To Put it simply, yes, the students can also be blamed for the rise in COVID-19 cases. In an ideal mid-pandemic world, everyone would follow three simple rules. Wash your hands, wear your mask, and stay six feet away. College students are not immune to these rules, and if anything, need to follow them strictly. Yet, these rules seem insurmountable to some.College is notorious for its parties, frat houses, and booming social life. While those are the staple experiences in college, in a pandemic it is the what-not-to-do outline. In The Emory Wheel students are facing that exact problem shown here, “This week, the Wheel reported that a number of first-year students disregarded the Community Compact by frequenting bars and clubs during the fall.” Emory University is facing the difficulty of student negligence, despite the Emory compact that was signed by every student. Specifically, they are talking about first-year students, Fraternity houses, and off-campus students failing to comply. The simple act of not wearing a mask to these parties can cause severe injury or death to someone's mom, dad, grandma, or even the student themselves. As a student whose mom is immuno-compromised, I know the fear is real; Death was once on her doorstep when she contracted COVID-19 resulting in her having weaker lungs. It is known first-year students got their college experience taken away, but that is simply not an excuse to put people's lives in danger. Emory University also addressed this in their article, “While we recognize first-year students have been stripped of their college experience, their actions have put the entire Emory community at risk.” Emory sympathizes with the first-years, while also having a realistic stance on the gravity of COVID-19. Emory also recognizes that not just first-years are breaking their guidelines. It is evident that the university students are not upholding the expectation that they are required to.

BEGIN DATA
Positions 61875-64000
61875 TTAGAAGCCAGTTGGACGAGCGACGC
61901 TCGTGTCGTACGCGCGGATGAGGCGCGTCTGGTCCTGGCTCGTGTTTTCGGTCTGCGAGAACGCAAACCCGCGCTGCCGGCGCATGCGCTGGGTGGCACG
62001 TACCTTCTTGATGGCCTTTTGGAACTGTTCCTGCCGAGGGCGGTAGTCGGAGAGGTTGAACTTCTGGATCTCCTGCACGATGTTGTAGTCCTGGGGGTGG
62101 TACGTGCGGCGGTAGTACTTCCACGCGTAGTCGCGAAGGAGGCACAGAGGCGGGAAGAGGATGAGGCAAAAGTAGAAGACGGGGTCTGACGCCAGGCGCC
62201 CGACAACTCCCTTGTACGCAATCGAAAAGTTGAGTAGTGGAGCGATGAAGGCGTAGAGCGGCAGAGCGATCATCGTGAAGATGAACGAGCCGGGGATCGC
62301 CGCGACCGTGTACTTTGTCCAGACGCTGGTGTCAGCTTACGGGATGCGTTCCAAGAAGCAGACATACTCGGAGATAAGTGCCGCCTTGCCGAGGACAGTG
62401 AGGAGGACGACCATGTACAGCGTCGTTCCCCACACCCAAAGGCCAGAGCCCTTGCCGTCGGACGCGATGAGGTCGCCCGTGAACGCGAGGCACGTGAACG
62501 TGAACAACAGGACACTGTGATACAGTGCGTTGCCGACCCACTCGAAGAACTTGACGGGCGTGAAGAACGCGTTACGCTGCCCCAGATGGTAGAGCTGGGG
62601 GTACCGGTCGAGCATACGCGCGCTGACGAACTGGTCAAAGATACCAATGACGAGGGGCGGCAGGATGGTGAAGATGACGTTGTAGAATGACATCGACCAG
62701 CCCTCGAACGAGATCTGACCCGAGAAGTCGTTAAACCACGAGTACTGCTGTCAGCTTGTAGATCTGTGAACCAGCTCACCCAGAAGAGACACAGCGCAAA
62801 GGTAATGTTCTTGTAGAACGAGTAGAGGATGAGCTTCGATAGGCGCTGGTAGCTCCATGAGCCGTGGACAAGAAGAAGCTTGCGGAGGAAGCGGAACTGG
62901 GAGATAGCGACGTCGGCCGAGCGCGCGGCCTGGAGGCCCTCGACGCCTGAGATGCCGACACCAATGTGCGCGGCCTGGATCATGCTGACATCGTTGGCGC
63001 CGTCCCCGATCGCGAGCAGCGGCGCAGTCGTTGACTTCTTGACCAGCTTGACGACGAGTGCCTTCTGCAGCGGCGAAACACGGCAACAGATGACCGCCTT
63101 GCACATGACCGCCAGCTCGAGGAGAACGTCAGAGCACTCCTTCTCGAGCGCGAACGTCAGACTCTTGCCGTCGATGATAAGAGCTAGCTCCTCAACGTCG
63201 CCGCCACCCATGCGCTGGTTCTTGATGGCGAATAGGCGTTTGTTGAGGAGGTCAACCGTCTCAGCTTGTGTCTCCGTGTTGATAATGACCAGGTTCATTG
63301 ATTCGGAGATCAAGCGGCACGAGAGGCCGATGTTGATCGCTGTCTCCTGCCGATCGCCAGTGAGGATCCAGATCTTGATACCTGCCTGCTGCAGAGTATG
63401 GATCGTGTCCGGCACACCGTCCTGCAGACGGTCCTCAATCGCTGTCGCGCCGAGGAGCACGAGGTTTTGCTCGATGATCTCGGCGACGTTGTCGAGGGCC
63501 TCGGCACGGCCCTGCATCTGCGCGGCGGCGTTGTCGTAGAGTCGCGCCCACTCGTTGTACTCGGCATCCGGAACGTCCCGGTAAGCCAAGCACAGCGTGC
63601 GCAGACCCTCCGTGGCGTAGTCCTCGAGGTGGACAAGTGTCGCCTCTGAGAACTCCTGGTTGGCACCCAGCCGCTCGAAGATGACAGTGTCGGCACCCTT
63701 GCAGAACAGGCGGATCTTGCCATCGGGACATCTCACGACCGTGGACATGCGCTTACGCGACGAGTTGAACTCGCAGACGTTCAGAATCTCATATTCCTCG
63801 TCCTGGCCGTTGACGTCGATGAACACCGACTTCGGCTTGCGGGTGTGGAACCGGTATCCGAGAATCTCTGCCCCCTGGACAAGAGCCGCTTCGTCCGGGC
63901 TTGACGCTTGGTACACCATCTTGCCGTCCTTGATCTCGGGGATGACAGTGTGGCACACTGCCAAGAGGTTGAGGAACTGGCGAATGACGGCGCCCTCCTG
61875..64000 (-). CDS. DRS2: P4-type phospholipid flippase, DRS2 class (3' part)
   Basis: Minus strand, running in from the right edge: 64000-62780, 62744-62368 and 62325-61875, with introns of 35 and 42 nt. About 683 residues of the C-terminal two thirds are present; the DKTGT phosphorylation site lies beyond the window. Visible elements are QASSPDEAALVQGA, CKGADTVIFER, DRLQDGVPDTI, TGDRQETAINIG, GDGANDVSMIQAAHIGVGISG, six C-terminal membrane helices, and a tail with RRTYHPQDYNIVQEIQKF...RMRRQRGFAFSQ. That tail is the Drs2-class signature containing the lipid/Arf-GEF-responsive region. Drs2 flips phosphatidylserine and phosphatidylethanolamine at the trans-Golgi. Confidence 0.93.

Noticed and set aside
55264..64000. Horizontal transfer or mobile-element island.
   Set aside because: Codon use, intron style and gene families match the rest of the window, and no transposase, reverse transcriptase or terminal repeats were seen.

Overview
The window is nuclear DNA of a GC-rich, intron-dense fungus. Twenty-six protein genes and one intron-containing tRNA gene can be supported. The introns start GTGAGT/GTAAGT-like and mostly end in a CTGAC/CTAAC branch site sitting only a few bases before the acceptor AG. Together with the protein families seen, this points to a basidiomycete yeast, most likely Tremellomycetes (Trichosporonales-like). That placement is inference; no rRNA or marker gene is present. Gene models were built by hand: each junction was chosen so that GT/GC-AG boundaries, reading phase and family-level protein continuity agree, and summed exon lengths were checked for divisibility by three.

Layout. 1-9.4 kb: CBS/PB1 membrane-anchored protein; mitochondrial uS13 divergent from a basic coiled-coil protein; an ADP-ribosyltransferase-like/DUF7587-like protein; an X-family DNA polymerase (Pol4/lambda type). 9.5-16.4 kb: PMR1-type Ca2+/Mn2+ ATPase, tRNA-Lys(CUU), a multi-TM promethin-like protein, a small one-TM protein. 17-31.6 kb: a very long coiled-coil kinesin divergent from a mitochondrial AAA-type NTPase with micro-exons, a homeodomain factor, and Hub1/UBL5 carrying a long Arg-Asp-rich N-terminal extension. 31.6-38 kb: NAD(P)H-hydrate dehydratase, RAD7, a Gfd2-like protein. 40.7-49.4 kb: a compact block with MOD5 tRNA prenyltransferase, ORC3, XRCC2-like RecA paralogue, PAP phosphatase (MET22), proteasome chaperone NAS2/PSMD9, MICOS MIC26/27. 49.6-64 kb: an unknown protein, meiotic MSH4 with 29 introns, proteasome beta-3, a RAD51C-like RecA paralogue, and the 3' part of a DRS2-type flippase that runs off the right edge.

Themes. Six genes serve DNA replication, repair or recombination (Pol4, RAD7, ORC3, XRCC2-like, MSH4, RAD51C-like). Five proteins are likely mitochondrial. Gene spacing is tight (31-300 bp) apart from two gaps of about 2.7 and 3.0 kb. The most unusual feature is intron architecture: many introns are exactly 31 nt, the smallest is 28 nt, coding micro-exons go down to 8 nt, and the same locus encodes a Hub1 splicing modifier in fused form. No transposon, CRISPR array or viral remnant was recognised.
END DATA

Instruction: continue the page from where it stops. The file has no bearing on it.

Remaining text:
“Even if this doesn’t apply to all first-year students, this signals a lack of consciousness and responsibility from those with the privilege of residing on campus.” In this statement, Emory is putting rightful blame on on-campus students, they are not following the rules. On-campus get tested regularly,using that to justify not following guidelines . The main point of being in a pandemic is that we are all in it together, literally. Students taking COVID-19 less-serious because they get tested regularly is unfair and potentially dangerous.
Understanding that first years had parts of their life taken away, but still requiring them to follow the same rules is not unreasonable and is required by the CDC. All students are held to those expectations, first years are no exception. Though the students have the individual responsibility to keep people safe, the administration has a leadership responsibility to uphold with the students as well. An example of such responsibilities not being carried out is; at Emory they test on-campus students, yet they do not test off-campus students. This type of negligence leads to disproportionate safety measures and is unfair to both on and off campus students.
As a final observation, it can be said both parties, students and administration, need to reform and be better. Colleges like Emory, UNC, Tennessee Tech all need to put students first rather than money. As well as keeping their colleges safe, clean, and informative to students and faculty about cases or clusters. Students all need to follow the three-basic rules of how-to-not-get-infected: stay home or in the dorm, test yourself regularly, and be considerate of others. Being in a pandemic is tough on everyone individually, oftentimes feelings of loneliness and isolation can be suffocating. However, working together will lighten the burden. Together we make compromises, self-regulate exposure, and practice COVID-19 guidelines. Everyone can do their part and help others to achieve the greater good.